After massive popular opposition forced the departure of two long-serving authoritarian presidents in Arab countries, the governments of Bahrain and Libya responded immediately and brutally to protests challenging their control. Now, unlike Bahrain, Libya has fallen into open civil war. The excessive violence against protesters by Muammar Gaddafi's forces, including the use of air power against civilians, has triggered the rebellion of much of the country and the defection of many military officers to the side of the rebels. Libyan rebels now control the majority of the country, Gaddafi has limited control outside of the capital and his tribal stronghold of Sirt, and most of the military has not committed itself to Gaddafi's defense. Given time, the rebels seem poised to overthrow Gaddafi without outside help. Unfortunately for them and for the United States, American interventionists on the left and right have found in Libya's crisis an opportunity to revive their discredited policy doctrines of the past decade.
As the fighting in Libya has continued, editorial boards, pundits, and quite a few politicians from both parties have been virtually unanimous in calling for direct U.S. and European action against Gaddafi. Some of the demands have been unremarkable, such as freezing the Gaddafi family’s assets, providing humanitarian aid, re-imposing sanctions, and expelling Libya from the U.N. Human Rights Council it should never have been on in the first place. All of those things can and should be done, and some have already happened. But they change nothing in Libya, and there's no reason to expect that the United States or the European Union will entangle themselves in an internal Libyan conflict. One demand has become as common as it is unwise: the establishment of a no-fly zone over Libya, which would almost certainly have to be imposed and enforced by U.S. and NATO forces.
The political advantage of calling for a no-fly zone is that it maintains the pretense of not becoming directly involved in the conflict while still favoring the rebels. But there shouldn’t be any illusions about what this policy would mean. It would involve a significant commitment of already-limited military resources to an open-ended policing of Libyan airspace, and it would inevitably evolve into a broader military mission requiring the targeting of Gaddafi's ground forces. A no-fly zone would simply be a prelude to more aggressive action against Gaddafi's forces, and it would represent the start of a prolonged commitment by the United States and others to Libya. All of this would mean actively siding with rebels whose goals other than overthrowing Gaddafi we don't know, and it would complicate a conflict that the rebels seem to be winning without Western support.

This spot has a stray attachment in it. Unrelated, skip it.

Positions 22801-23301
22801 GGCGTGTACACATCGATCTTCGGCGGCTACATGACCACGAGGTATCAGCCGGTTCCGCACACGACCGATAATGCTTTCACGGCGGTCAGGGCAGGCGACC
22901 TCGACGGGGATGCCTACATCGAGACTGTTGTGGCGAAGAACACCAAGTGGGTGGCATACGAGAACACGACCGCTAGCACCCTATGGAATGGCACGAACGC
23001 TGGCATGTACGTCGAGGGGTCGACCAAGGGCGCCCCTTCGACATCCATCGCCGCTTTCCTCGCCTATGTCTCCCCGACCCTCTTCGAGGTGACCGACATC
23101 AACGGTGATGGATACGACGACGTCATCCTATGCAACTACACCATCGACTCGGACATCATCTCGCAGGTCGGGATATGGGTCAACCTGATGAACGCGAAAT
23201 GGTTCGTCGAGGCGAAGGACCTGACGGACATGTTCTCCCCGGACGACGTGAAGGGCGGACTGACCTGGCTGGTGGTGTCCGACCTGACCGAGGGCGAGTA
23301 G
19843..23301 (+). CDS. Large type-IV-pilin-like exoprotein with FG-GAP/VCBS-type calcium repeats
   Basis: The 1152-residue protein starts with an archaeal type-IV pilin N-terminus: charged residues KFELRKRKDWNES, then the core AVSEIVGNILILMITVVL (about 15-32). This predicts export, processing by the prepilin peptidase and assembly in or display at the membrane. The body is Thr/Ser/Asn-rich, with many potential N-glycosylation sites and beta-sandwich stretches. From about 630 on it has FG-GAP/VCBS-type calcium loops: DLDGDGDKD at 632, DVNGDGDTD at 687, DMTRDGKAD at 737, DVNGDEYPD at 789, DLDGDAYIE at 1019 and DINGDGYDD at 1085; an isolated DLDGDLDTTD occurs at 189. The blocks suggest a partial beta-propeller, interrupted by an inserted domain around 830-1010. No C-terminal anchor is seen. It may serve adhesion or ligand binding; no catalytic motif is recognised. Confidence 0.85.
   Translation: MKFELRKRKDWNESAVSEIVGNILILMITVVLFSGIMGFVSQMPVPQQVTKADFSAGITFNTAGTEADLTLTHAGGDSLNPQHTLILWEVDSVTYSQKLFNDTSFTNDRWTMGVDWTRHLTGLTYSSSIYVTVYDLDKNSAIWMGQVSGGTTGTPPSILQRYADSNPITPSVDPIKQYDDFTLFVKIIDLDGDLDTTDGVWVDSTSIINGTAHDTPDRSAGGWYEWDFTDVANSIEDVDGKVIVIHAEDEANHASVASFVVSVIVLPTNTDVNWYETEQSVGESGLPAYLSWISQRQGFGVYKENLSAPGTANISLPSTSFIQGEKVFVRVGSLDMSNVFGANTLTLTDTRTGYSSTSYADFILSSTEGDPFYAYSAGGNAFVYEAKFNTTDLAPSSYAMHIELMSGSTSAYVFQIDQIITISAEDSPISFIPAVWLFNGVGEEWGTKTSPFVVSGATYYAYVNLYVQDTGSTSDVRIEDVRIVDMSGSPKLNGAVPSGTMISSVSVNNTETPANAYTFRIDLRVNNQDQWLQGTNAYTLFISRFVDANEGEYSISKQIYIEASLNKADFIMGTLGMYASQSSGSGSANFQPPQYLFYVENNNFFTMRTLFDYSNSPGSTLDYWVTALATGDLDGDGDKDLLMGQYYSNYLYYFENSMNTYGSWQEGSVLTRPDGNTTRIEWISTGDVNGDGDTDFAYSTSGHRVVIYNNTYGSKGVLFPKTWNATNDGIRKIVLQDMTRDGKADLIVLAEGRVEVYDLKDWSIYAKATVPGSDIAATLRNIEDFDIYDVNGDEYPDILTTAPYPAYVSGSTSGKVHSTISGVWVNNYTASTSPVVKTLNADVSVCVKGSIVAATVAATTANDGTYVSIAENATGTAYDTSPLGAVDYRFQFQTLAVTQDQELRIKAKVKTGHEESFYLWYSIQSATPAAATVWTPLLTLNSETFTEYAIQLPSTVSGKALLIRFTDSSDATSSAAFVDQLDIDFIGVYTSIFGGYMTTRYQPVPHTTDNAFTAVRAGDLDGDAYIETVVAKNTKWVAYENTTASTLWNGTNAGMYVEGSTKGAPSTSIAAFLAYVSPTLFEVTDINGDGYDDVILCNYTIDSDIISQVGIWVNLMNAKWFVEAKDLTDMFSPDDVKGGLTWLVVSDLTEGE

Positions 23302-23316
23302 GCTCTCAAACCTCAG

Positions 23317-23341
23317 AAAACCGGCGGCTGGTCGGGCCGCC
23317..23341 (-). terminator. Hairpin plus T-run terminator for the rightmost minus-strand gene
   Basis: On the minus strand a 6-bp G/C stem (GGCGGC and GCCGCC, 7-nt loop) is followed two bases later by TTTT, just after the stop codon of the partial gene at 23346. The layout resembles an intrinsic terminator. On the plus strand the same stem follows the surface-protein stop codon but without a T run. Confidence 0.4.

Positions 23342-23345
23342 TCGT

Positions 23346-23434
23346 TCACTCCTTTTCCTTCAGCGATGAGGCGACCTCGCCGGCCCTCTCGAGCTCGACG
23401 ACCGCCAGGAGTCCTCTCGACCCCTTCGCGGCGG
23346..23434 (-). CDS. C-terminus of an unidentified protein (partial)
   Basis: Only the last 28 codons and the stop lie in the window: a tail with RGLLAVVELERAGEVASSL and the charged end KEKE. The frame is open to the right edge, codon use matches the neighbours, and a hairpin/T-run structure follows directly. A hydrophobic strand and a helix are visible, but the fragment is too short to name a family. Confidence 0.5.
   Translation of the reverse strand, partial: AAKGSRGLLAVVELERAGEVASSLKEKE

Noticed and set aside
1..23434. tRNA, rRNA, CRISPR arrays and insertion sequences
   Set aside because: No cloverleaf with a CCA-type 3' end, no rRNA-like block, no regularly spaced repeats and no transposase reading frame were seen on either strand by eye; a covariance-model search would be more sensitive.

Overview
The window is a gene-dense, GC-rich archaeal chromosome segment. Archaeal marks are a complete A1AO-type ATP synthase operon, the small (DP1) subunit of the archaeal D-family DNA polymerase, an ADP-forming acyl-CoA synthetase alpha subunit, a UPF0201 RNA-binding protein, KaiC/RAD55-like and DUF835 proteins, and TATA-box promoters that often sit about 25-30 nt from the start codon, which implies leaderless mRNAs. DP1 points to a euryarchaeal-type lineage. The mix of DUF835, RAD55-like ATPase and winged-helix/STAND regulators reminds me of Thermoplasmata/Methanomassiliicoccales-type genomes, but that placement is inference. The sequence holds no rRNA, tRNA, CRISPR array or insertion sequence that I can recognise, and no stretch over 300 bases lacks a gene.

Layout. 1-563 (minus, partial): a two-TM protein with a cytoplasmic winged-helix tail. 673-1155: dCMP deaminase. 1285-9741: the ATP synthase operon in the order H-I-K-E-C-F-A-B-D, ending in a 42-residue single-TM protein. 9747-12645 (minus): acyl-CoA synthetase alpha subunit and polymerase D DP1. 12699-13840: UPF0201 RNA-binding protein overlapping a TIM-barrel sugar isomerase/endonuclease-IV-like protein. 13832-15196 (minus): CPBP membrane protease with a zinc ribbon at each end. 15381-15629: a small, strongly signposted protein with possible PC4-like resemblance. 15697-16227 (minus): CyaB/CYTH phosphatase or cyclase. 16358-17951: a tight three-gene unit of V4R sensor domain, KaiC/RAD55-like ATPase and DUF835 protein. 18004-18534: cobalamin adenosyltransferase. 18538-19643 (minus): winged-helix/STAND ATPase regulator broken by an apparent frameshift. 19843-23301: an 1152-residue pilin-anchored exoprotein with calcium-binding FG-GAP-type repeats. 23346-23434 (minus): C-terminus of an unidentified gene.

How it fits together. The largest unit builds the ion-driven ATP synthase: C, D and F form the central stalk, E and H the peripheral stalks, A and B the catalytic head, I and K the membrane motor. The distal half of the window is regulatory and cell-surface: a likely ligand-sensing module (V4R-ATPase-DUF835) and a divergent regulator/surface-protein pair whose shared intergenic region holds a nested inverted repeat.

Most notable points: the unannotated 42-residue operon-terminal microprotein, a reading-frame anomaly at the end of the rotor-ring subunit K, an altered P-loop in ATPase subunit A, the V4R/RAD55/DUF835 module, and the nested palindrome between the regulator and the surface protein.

Fortunately, a no-fly zone appears to be a non-starter. While the administration continues to list imposing it as a possible option, NATO Secretary General Anders Fogh Rasmussen already dismissed the idea of NATO intervention, insisting such action would require approval by the U.N. Security Council. NATO member Italy has a treaty with Libya that it has suspended, but the terms of the treaty may still prevent Italy from allowing its territory to be used during a military operation against Libya. Permanent Council members Russia and China are never eager to authorize collective action against other states, as they usually see interventions as threatening infringements on state sovereignty.
The liberal interventionist idea of the "responsibility to protect" becomes meaningless if the United Nations will not authorize collective action. Of course, NATO intervention in Kosovo had no legal justification and no U.N. approval, and the Iraqi no-fly zones set up in the 1990s likewise had no specific U.N. authorization. But the Obama administration seems less likely to launch a military operation in Libya if it does not have broad international support and legality. We should remember that the no-fly zones in Iraq devolved into a decade-long air war that paved the way for the later invasion of Iraq, and the Kosovo intervention brought an end to Serbian control of the province only to deliver it into the hands of a criminal gang in the Kosovo Liberation Army.
Given the considerable military burdens the U.S. and NATO are already bearing in Iraq and Afghanistan, the serious fiscal problems that our government faces, and the American public's view that the United States should refrain from getting involved in Arab political crises, the United States does not need and shouldn't seek a more direct role in the Libyan civil war. Anti-Gaddafi Libyans appear to be capable of removing the dictator on their own. We in the West should be willing to acknowledge when our involvement is not needed or wanted.